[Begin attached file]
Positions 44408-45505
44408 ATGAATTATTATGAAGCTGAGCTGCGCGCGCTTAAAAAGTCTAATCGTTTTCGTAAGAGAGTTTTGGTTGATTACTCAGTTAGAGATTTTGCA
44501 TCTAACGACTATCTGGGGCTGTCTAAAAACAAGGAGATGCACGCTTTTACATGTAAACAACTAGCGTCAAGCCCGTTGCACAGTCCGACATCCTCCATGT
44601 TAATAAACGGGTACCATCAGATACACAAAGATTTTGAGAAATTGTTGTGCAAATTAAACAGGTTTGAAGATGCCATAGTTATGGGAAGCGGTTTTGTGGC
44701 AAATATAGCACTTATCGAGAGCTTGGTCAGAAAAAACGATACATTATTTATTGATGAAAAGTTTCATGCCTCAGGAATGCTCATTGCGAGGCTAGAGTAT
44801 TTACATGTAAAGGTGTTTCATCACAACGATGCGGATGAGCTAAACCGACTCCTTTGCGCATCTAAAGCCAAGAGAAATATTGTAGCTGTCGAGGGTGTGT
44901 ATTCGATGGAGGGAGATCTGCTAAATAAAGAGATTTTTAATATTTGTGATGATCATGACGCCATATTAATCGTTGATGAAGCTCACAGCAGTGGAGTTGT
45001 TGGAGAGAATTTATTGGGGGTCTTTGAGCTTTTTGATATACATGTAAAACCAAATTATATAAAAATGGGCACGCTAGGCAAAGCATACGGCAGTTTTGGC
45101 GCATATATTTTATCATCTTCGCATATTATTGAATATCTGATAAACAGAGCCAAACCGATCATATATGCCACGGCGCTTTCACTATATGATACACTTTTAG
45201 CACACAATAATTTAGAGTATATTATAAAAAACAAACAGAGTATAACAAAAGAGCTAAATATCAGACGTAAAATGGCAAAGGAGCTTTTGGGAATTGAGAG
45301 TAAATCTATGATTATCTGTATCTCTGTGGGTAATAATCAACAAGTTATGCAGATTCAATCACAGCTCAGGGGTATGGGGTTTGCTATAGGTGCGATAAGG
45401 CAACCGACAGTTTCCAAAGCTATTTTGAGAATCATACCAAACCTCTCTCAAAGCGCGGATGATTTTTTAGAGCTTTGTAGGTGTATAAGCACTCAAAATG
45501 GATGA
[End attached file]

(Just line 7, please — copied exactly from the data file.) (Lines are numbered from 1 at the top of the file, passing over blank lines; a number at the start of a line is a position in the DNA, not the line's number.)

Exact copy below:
44901 ATTCGATGGAGGGAGATCTGCTAAATAAAGAGATTTTTAATATTTGTGATGATCATGACGCCATATTAATCGTTGATGAAGCTCACAGCAGTGGAGTTGT